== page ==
The attendance increases are even more noteworthy considering there is only one moderately close divisional race in the two major leagues. And they are still more impressive in view of the economic climate, which, as we are relentlessly reminded, is not exactly healthy. But with ticket prices significantly lower than in other major professional sports, baseball is better able to cope with hard times than its rivals. The Dodgers, for example, have not raised their ticket prices in the 18 years they have been in Los Angeles. It is still possible for a 12-year-old to buy a seat in Dodger Stadium for 75¢. In the past 20 years, baseball prices have increased 54%, while movies have gone up 227%, bread 135%, hamburgers 110% and gasoline 96%. The average cost of a major league ticket is $1.94, compared to $6.75 for pro football, $5.88 for basketball and $6.26 for hockey. While these sports' high prices are threatening to make them available only to upper-middle-class male adults, baseball remains one of the few diversions cheap enough to qualify as family entertainment.
And the times do seem to be changing. Social trends can be ridiculously over-intellectualized, but Feeney's pendulum may well be swinging away from the violence, restlessness and dead seriousness of the '60s, a time when professional football was appropriately on the rise.
"Baseball has benefited from the nostalgia craze," says Peter Bavasi, the young and, yes, progressive general manager of the Padres. "The values in American society seem to be returning to another time. There is less dwelling now on the sensational. In the past, baseball has been criticized for its conservative approach. We've never changed our rules that much. Now that's proving to be an advantage. We're helping draw people back to the good old days."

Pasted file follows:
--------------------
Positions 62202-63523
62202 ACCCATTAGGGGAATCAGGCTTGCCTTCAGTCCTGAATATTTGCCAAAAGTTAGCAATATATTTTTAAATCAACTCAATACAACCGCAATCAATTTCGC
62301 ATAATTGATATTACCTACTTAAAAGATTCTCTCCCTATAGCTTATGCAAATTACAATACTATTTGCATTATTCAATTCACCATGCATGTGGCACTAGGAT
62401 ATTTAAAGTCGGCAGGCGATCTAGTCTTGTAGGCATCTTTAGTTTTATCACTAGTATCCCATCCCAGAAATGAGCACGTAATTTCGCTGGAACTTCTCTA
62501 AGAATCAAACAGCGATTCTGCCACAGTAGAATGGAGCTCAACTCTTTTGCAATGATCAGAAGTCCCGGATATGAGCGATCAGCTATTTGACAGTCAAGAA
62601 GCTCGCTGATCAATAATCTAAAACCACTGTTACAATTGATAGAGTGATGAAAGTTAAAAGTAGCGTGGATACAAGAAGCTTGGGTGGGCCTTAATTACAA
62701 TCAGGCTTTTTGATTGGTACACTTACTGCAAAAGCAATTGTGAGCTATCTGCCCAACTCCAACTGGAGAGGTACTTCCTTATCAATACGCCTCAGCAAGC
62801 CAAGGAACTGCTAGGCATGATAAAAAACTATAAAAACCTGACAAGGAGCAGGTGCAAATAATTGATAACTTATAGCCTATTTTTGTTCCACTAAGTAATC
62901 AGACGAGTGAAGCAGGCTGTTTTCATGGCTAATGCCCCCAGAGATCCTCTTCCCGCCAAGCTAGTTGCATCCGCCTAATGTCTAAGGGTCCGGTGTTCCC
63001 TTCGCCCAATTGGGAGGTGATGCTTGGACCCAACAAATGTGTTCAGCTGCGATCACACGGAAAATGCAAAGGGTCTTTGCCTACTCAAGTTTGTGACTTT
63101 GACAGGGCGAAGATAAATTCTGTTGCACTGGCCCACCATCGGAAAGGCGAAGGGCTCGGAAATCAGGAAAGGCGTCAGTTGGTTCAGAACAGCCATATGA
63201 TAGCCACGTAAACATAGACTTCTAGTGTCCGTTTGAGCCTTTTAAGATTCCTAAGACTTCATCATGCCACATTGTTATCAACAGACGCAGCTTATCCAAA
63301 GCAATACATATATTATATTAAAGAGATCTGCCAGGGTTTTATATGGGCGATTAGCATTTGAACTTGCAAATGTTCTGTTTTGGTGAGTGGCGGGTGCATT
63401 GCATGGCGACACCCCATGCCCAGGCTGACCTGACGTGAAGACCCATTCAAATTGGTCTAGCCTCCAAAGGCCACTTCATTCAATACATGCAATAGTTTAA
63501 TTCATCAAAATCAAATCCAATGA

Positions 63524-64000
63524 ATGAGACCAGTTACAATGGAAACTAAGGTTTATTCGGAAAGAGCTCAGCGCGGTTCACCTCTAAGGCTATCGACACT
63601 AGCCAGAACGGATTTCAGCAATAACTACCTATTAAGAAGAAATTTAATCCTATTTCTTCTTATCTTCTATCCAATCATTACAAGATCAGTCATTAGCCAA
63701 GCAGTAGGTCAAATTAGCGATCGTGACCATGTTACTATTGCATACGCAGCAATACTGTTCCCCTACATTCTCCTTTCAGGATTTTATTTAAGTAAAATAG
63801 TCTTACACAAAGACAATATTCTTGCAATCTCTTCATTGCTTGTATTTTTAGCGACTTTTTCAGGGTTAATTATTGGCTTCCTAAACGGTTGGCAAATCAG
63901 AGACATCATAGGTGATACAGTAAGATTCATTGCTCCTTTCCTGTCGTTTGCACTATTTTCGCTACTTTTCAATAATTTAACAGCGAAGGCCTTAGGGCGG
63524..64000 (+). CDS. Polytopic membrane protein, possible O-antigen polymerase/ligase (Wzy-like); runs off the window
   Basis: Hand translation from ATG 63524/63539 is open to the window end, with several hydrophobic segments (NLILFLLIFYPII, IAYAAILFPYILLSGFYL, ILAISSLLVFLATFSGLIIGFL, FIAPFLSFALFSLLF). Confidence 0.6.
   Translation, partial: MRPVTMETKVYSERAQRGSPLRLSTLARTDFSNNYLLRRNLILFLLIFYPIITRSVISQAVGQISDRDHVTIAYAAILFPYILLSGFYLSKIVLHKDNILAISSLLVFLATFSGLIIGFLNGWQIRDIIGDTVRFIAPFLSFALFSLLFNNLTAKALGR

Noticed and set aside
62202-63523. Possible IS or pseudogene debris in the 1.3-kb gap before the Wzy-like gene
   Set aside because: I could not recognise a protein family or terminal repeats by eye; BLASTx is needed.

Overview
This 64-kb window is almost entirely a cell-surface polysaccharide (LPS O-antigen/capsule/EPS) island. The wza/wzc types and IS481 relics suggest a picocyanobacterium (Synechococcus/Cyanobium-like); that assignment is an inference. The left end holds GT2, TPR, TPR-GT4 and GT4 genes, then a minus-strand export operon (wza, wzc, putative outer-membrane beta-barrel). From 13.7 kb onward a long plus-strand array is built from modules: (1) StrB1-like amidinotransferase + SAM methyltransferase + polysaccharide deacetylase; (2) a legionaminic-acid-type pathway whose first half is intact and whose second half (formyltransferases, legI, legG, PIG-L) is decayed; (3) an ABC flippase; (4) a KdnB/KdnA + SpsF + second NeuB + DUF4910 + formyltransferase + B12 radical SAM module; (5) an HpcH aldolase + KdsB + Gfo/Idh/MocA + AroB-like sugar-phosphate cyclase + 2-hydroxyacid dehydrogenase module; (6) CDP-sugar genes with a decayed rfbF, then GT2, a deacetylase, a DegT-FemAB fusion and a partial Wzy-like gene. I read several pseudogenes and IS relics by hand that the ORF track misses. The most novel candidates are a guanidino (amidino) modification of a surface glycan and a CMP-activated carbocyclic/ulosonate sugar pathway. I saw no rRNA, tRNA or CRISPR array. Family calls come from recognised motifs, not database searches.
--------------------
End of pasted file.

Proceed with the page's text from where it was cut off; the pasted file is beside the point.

Mention of the "good old days" or anything else that smacks of stodginess sends shudders through the game's modernists, but there is a ring of truth to such talk. A game that remains essentially the same—even the designated hitter, the most radical change of this decade, has not altered baseball's basic framework—has certain advantages in a time when changes in other aspects of life occur too rapidly to be assimilated. What is more significant is that while baseball remains a grand old game on the field, its front offices are no longer content to sit back and wait for fans to pound on the gates. Alarmed by the growth of its competitors, the clubowners have done a selling job.
The young people jamming parks from Boston to Los Angeles are just one indication of their salesmanship. During the time when baseball was purportedly in decline, the standard analysis of the game's following was that it consisted largely of Little Leaguers, whose interest would last only until they moved on to more adult diversions, and aged fans, who would take the game with them when they died. That profile was never correct, and even excluding pre-teens (whose increased enthusiasm is attested to by players who report being badgered more than ever for autographs), baseball now attracts the youngest fans in pro sports. Tube-topped adolescent girls, many of them such rabid rooters that fan clubs are enjoying a revival, have become as much a part of the scene in the stands as beer vendors. And so have teen-aged boys, college students and all sorts of people in their 20s.
"At our park you find a tremendous number of spectators in the 18 to 30 category," says Oriole General Manager Frank Cashen. "There are more of them than ever before. Baseball has even become a popular form of dating, and a lot of young fans are arriving in couples."
"We have a very young audience," says Reds Vice-President Dick Wagner. "Our attendance profile is an absolute duplicate of the federal census, except our percentages aren't as high in the 50-and-over and the 5-and-under groups. That belies a lot of what's been said about baseball."